Textured stone and wood surfaces are oriented both horizontally and vertically to emphasise spaces within this house for two doctors in Belgium (+ slideshow).
Local studio Contekst was responsible for designing the interior of the detached property, which is located in a small village called Pulle – not far from Antwerp, where the "world's largest pivoting window" was recently added to a townhouse.
The clients don't spend much time at home but, befitting their profession, they wanted a simple and calm interior that can be cleaned easily with minimal hassle.
Another key aspect of the brief for Project Pulle was to include interconnected spaces that enhance the character of the layout and its relationship with the surrounding garden.
"The clients asked for everything to be connected with lines and open spaces," designer Sam Peeters told Dezeen. "The kitchen is aligned with the fireplace and all the passages are aligned so everything feels connected."
Natural materials with linear textures are used on the ground floor to emphasise the continuity between the spaces and to draw the eye towards openings that look out onto the garden.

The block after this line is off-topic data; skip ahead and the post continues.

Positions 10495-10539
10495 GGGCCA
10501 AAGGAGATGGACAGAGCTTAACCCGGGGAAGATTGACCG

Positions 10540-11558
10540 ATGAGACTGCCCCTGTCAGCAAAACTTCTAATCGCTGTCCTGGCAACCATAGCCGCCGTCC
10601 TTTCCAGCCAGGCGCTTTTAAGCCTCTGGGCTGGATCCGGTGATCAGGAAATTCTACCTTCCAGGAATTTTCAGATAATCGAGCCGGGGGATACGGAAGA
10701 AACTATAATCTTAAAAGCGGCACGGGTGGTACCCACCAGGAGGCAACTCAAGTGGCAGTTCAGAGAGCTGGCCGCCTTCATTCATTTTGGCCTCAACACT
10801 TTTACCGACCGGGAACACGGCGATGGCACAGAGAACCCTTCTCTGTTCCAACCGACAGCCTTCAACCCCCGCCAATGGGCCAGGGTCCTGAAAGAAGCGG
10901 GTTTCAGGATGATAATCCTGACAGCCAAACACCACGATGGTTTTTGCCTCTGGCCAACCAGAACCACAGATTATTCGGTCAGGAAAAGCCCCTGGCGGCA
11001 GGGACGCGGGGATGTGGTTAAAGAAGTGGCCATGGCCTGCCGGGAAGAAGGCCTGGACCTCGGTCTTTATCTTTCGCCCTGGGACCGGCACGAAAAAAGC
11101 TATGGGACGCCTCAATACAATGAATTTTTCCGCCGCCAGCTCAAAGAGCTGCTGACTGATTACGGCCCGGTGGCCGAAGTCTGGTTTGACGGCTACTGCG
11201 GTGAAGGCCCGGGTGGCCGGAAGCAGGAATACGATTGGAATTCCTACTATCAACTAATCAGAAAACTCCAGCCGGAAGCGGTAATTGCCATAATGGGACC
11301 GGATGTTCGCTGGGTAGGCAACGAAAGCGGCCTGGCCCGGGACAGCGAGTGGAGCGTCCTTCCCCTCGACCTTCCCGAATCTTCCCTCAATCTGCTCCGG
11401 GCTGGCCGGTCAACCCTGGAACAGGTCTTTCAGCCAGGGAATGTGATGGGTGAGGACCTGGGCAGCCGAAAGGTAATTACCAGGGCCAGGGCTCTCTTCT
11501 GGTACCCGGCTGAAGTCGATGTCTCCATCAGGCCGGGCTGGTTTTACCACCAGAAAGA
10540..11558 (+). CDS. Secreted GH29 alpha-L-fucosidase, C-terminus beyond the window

On the upper storey, the grain of the oak veneer and the veining of the stone are oriented vertically to create a greater feeling of height.
Within the double-height reception area, a staircase that appears to slide out from a veneer-clad wall extends up towards the first-floor landing.
"The space was so large it felt like it needed something different to a classical stair," Peeters explained. "So we came up with the idea of creating a single fluid line that you pull out from the wall and it turns onto the landing."
The wooden stairs have a slender profile that is supported underneath by a white-painted steel structure, which cantilevers from a beam hidden behind the veneered wall.
A handrail for the stair is integrated into the adjacent wall as a narrow slit, while the other side is left completely open.
As the clients have no children and don't plan to have any, they decided to leave out the handrail to enhance the staircase's minimal aesthetic.
With a width of over 1.5 metres, the stair is wide enough to ascend and descend without stepping close to the edge.
The interior was developed alongside the design for the house, which provided opportunities to incorporate details that would have been impossible otherwise.
A huge sheet of glass screening the shower area in the bathroom was manoeuvred through an opening in one of the external walls before it was sealed off with a window.
Smooth white surfaces provide a neutral backdrop for the natural textures and details applied to prominent surfaces and fitted furniture.
A monolithic stone unit separating the living room and dining area contains a fireplace and a hidden television, while all the kitchen utilities are concealed behind fitted oak cabinetry.
Lighting is carefully integrated into the ceilings, including as a continuous strip running the length of the first floor hallway.
Photography is by Nils Van Brabant.